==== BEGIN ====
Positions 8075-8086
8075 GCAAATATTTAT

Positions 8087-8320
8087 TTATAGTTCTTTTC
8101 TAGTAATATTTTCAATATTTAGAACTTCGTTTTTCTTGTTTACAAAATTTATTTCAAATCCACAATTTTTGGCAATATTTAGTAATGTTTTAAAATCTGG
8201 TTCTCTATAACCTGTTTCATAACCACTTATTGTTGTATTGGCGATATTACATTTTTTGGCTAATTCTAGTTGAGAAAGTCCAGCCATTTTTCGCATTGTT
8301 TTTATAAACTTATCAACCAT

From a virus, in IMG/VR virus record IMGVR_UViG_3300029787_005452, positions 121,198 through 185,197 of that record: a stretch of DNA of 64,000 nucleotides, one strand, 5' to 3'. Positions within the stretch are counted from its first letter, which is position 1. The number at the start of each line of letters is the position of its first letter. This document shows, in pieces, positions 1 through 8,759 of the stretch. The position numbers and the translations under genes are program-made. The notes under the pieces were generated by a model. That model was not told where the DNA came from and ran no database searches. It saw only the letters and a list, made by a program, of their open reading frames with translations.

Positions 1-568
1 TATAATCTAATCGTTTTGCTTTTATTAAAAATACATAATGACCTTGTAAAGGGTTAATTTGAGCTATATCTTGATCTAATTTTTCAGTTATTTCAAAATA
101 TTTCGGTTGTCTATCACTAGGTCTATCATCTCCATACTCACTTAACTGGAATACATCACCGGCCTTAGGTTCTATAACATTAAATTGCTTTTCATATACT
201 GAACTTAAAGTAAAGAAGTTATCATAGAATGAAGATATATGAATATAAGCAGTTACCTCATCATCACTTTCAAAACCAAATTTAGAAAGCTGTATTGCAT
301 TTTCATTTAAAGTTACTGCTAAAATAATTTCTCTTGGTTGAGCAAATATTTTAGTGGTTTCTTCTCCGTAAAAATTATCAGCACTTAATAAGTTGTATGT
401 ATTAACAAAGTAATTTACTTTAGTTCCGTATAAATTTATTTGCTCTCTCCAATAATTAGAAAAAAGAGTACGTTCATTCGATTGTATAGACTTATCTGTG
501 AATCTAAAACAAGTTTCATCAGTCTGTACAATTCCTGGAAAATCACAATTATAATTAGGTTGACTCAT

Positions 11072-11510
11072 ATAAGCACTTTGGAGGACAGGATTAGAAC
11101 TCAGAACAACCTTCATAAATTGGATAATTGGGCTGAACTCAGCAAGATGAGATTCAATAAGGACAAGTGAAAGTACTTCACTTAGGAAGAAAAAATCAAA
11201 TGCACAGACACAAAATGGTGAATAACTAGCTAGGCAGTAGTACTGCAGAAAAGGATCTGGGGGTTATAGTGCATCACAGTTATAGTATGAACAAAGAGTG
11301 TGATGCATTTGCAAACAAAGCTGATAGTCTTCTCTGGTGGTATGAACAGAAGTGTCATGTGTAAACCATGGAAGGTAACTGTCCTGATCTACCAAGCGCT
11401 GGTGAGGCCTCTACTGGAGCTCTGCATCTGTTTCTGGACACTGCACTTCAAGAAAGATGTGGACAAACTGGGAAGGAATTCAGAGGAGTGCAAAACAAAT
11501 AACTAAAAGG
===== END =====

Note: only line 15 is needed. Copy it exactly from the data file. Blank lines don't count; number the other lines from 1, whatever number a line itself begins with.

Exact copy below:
501 AATCTAAAACAAGTTTCATCAGTCTGTACAATTCCTGGAAAATCACAATTATAATTAGGTTGACTCAT